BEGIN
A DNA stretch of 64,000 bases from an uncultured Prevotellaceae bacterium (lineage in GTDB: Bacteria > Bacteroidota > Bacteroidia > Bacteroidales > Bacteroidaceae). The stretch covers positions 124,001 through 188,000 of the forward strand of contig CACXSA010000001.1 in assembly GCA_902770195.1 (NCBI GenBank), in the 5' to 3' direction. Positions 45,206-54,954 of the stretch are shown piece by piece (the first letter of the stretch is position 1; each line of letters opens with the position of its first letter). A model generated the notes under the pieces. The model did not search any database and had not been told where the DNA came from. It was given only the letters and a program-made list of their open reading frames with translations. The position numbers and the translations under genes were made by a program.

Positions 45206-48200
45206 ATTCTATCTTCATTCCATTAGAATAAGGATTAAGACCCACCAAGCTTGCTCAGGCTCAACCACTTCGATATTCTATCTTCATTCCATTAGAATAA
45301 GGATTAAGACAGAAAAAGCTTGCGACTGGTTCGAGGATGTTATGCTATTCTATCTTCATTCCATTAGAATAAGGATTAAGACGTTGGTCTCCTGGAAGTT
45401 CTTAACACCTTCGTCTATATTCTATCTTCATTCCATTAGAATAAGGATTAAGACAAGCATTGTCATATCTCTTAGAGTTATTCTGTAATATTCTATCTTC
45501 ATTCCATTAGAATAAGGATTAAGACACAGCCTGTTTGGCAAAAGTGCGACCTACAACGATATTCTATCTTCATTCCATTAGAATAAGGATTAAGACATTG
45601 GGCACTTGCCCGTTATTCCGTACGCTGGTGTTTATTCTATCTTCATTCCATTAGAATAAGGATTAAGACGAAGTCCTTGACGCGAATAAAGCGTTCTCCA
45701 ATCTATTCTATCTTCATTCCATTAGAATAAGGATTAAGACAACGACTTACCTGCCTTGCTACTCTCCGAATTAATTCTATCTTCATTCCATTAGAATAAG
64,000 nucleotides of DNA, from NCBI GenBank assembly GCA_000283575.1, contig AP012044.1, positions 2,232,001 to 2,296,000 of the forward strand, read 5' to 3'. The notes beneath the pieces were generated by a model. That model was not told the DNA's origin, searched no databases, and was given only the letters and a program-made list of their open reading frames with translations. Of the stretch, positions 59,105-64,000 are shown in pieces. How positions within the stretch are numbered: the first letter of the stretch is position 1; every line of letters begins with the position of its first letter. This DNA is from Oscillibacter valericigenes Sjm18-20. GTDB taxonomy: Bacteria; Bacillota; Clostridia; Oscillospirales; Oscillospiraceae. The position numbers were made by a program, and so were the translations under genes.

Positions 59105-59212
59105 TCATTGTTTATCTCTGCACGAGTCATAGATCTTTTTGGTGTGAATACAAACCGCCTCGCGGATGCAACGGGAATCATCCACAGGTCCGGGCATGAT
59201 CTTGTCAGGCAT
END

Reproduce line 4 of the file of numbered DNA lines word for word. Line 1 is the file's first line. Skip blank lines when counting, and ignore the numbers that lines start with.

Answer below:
45301 GGATTAAGACAGAAAAAGCTTGCGACTGGTTCGAGGATGTTATGCTATTCTATCTTCATTCCATTAGAATAAGGATTAAGACGTTGGTCTCCTGGAAGTT